“It is like throwing money down a hole.” The judgement from Mexican think-tank “Mexico Evalua” is a dispiriting verdict on the country’s four-year long offensive against organised crime, which has resulted in almost 40,000 deaths. But it also reads like a true one.
In 2009, Mexico spent a mere 0.5 per cent of gross domestic product on security. (Colombia spent eight times the amount, while the regional average is 1.5 per cent.) But boosting spending won’t make any difference, on Evalua’s reading, because the main problem in Mexico is not that it is trying to fight organised crime, but that it is using an institutional apparatus that does not work to do so.
By Kerin Hope and Ralph Atkins in Athens, and Esther Bintliff in London
18.45pm (Athens time): We’re wrapping up the live blog here. Here’s a quick recap of events today:
- Greece’s 300-member parliament approved the austerity bill by 155 votes to 138 votes
- Protests continued throughout the day, with police firing tear gas and demonstrators hurling stones and other debris, as well as setting fire to rubbish bins. As evening fell in Athens, demonstrations began spreading beyond Syntagma square.
- 26 police and 15 protesters have been injured and transferred to hospitals, according to AP
- Angela Merkel, German chancellor, said the austerity package was “a really good piece of news”
- José Manuel Barroso, president of the European Commission, and Herman Van Rompuy, president of the European Council, praised the Greek decision – but also reminded everyone that there is another vote tomorrow
- Markets, which had risen on Wednesday morning in anticipation of the vote, came off their highs once the “Yes” vote was confirmed – providing a lesson in an old saying that it’s ‘better to travel with hope than arrive’. Wall Street was looking at another session of healthy gains, with the S&P 500 lifted by the Athens news
Thankyou all for reading, and for more Greece coverage, go to www.ft.com/greece
With all the suspense of a North Korean municipal election, Christine Lagarde becomes managing director of the IMF .
Let’s take all the bad stuff as read: continuation of ludicrous decades-old stitch up of the MDship by the Europeans; increased likelihood that the US will try to hold on to the counterpart piece of patronage i.e. the presidency of the World Bank; conflict of interest from French banks and taxpayers’ exposure to Greece, akin to putting a debtor in charge of a bank, etc.
I’m told that the UN-backed special tribunal for Lebanon will, within days, hand down indictments over the 2005 killing of former premier Rafiq Hariri. Pan-Arab papers have been speculating about this. Diplomatic sources say the speculation is justified.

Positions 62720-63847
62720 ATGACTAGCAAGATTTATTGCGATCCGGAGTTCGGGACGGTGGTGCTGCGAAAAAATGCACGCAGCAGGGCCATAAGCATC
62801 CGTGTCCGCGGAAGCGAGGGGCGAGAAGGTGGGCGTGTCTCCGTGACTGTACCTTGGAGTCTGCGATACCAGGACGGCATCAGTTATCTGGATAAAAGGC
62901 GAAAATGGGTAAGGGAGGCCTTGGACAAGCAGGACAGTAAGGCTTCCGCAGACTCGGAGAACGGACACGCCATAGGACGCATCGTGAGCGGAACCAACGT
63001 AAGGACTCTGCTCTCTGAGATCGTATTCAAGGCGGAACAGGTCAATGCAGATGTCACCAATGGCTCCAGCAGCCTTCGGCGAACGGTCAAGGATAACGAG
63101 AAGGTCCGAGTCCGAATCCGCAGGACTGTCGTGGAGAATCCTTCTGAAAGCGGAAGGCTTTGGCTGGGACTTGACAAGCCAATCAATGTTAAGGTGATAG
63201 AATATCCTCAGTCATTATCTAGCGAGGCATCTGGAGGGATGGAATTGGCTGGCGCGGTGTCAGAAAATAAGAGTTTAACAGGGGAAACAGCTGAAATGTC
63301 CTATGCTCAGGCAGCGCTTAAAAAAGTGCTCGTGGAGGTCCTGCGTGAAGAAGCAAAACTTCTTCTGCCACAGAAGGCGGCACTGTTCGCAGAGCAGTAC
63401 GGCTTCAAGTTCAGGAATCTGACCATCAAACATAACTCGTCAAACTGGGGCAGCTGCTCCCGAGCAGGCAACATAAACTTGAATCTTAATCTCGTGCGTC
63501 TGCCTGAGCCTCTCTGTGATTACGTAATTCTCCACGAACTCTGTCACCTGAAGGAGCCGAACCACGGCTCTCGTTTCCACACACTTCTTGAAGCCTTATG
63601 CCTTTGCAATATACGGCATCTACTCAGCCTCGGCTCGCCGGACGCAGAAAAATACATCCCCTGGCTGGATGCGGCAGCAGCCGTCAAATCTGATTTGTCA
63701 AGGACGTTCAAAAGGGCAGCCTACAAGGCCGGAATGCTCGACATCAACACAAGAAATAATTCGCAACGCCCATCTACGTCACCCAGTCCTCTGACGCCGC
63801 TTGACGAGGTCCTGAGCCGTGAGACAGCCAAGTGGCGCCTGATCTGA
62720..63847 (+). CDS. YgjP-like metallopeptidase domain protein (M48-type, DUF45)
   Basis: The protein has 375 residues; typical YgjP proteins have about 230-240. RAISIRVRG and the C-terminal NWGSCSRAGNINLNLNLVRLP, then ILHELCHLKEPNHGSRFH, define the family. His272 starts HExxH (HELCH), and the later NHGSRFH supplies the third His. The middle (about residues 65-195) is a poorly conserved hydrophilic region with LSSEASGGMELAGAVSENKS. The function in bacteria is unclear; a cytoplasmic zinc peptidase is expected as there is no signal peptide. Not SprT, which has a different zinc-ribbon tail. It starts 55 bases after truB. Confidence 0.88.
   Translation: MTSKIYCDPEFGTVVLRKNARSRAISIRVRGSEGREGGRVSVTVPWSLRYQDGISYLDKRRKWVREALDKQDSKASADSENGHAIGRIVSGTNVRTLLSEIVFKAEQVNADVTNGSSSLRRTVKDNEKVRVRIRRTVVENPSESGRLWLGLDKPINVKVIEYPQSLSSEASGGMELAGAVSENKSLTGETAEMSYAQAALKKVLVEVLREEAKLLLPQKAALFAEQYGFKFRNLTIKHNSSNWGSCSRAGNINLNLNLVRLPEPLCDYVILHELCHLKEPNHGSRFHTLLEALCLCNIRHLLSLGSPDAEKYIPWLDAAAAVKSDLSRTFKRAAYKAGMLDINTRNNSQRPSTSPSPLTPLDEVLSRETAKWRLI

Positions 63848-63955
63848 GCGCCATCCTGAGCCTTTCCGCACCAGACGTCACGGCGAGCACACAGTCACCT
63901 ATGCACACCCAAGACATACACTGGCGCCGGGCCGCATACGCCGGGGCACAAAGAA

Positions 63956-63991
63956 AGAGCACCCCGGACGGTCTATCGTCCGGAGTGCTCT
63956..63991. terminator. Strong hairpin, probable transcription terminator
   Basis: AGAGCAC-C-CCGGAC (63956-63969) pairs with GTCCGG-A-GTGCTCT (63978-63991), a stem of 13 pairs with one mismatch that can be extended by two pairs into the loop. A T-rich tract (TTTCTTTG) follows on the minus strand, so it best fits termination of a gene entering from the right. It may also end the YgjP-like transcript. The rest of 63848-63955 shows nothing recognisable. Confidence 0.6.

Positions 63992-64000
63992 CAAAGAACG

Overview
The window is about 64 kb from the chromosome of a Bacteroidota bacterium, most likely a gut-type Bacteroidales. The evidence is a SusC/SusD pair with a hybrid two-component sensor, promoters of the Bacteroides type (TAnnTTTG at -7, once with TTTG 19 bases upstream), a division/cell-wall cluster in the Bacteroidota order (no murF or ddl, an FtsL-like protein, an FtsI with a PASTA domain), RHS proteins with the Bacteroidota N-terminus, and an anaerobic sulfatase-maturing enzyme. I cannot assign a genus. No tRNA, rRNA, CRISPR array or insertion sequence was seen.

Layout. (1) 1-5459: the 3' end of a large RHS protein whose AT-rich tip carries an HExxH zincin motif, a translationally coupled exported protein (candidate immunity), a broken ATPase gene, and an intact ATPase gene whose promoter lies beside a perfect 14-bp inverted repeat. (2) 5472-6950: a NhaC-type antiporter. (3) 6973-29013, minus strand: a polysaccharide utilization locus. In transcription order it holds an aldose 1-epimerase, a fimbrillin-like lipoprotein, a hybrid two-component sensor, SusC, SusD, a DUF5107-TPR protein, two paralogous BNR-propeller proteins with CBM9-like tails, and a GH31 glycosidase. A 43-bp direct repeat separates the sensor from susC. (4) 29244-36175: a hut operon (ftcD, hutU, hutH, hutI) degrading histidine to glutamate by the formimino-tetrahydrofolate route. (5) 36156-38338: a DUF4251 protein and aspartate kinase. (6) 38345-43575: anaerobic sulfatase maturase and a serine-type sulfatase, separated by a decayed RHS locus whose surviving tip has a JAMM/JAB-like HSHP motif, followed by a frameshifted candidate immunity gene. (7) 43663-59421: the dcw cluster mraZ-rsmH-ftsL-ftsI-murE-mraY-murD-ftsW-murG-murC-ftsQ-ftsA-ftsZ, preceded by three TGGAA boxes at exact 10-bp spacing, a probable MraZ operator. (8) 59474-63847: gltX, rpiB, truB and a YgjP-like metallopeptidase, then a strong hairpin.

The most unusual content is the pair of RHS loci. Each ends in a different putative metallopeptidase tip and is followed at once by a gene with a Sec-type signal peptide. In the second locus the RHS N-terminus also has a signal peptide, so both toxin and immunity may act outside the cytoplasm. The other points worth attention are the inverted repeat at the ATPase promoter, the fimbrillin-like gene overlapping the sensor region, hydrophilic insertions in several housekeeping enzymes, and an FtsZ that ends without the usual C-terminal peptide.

This is an explosive case that is being closely watched all over the region.
First in a potentially infinite series. Former Brazilian president Luiz Inácio Lula da Silva given world food prize for undoubtedly impressive Brazilian domestic welfare programme; advances radical notion that hungry people need food; co-opts, or is co-opted by, the aid agency Oxfam.
This must be a different Lula to the one who just got a new head of the United Nations’ Food and Agriculture Organisation installed who defends land-hungry biofuels and whose government helped to block legal restrictions on agricultural export bans, a big cause of volatile food prices in the developing world.
The unseemly row that has broken out between Britain’s prime minister and the country’s defence chiefs points to a much deeper problem. British foreign policy is in a state of confusion, as comfortable old certainties crumble away.
What to make of the fact that Hugo Chávez is governing from a Cuban hospital bed? The rumour mill has gone into overdrive amid a Soviet-style news blackout since Venezuela’s socialist president was operated on in Havana for a “pelvic abscess” 17 days ago.
Government officials are playing it all down as mere scaremongering by the far-right – although when the president’s mother starts praying for her son’s health, you have to wonder. Indeed, it would be a game changer if Mr Chávez was critically ill – and not just for Venezuela. It could mark the beginning of the end for Havana’s symbiotic relationship with Caracas, whereby cheap Venezuelan oil is swapped for Cuban intelligence and medical expertise. And then there is the oil that Venezuela ships to the United States too, accounting for around 10 per cent of the US’s imported energy needs.
I get so many pamphlets sent to me by think-tanks that most of them go unread. However, one that I’m really glad to have picked up is a brilliant effort from the European Council on Foreign Relations called “The New German Question“. The ECFR is committed to greater European unity and that belief runs through the pamphlet. But it does not prevent the authors, Mark Leonard and Ulrike Guerot, from asking some really penetrating and difficult questions.
What do Syrians make of Bashar al-Assad’s vague pledges of reform this week?
A passionate embrace, according to Syrian TV, which does a brilliant job of fabricating its own reality, particularly on Fridays, when pro-democracy activists stage their biggest demonstrations. Some of the guests this morning in fact were hailing the “reform revolution” that was on the way.
The protest movement’s answer, on the other hand, is, forget it. The theme of the Friday protests is “the fall of legitimacy,” which according to the Facebook page of the Syrian revolution 2011 means: “Bashar al-Assad is no longer my president and the government does not represent me.”
Audio Obama’s troops, eurozone collapse, India’s economy
In this week’s podcast: President Obama accelerates the timetable for withdrawal from Afghanistan; as the Greek crisis unfolds, we ask whether the eurozone could actually collapse; and, India battles to keep inflation under control.